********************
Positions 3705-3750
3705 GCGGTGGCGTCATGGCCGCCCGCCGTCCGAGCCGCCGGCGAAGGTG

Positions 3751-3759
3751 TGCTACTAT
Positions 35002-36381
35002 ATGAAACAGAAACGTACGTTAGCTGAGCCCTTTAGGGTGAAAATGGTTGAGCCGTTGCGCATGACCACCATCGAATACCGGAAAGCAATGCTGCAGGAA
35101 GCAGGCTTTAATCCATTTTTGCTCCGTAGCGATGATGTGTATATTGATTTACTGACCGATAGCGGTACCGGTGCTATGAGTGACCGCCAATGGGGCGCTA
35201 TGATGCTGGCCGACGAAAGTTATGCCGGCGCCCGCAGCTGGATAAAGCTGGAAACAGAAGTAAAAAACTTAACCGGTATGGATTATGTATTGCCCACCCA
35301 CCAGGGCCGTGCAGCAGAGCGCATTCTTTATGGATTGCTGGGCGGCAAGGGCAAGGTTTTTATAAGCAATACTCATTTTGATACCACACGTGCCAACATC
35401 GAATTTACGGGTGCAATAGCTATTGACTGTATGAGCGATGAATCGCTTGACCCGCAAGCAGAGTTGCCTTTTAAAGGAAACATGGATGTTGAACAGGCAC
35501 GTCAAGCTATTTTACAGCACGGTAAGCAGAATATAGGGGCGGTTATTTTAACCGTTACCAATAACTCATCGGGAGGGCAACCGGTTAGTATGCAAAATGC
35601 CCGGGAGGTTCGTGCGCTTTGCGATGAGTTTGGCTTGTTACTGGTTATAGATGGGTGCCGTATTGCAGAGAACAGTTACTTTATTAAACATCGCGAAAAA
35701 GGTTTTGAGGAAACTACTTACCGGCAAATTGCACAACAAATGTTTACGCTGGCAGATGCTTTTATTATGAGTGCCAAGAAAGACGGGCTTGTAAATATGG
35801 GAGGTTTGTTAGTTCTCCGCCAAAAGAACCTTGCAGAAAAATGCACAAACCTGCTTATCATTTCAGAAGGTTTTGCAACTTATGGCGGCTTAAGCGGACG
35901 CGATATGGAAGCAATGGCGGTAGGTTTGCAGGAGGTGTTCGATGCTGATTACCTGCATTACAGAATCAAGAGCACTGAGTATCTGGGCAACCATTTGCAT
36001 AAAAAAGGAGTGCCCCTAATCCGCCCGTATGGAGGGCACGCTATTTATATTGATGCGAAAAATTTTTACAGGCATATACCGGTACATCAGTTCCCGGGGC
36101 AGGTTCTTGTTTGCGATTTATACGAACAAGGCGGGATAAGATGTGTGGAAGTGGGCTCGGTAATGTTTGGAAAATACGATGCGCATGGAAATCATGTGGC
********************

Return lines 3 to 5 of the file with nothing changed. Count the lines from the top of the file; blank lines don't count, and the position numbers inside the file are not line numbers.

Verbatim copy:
Positions 3751-3759
3751 TGCTACTAT
Positions 35002-36381